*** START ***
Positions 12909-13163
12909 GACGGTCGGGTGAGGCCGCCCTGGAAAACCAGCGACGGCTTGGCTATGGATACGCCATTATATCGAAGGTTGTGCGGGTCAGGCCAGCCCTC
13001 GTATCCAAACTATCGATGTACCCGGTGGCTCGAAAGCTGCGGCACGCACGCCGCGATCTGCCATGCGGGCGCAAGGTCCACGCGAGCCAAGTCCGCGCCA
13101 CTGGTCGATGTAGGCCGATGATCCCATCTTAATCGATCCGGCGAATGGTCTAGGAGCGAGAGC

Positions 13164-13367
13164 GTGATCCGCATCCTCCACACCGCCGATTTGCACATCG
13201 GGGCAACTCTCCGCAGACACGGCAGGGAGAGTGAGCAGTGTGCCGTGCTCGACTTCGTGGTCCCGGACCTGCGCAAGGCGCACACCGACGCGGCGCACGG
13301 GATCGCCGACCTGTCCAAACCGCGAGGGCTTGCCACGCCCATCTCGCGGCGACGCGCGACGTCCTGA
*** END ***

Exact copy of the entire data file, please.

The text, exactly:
Positions 12909-13163
12909 GACGGTCGGGTGAGGCCGCCCTGGAAAACCAGCGACGGCTTGGCTATGGATACGCCATTATATCGAAGGTTGTGCGGGTCAGGCCAGCCCTC
13001 GTATCCAAACTATCGATGTACCCGGTGGCTCGAAAGCTGCGGCACGCACGCCGCGATCTGCCATGCGGGCGCAAGGTCCACGCGAGCCAAGTCCGCGCCA
13101 CTGGTCGATGTAGGCCGATGATCCCATCTTAATCGATCCGGCGAATGGTCTAGGAGCGAGAGC

Positions 13164-13367
13164 GTGATCCGCATCCTCCACACCGCCGATTTGCACATCG
13201 GGGCAACTCTCCGCAGACACGGCAGGGAGAGTGAGCAGTGTGCCGTGCTCGACTTCGTGGTCCCGGACCTGCGCAAGGCGCACACCGACGCGGCGCACGG
13301 GATCGCCGACCTGTCCAAACCGCGAGGGCTTGCCACGCCCATCTCGCGGCGACGCGCGACGTCCTGA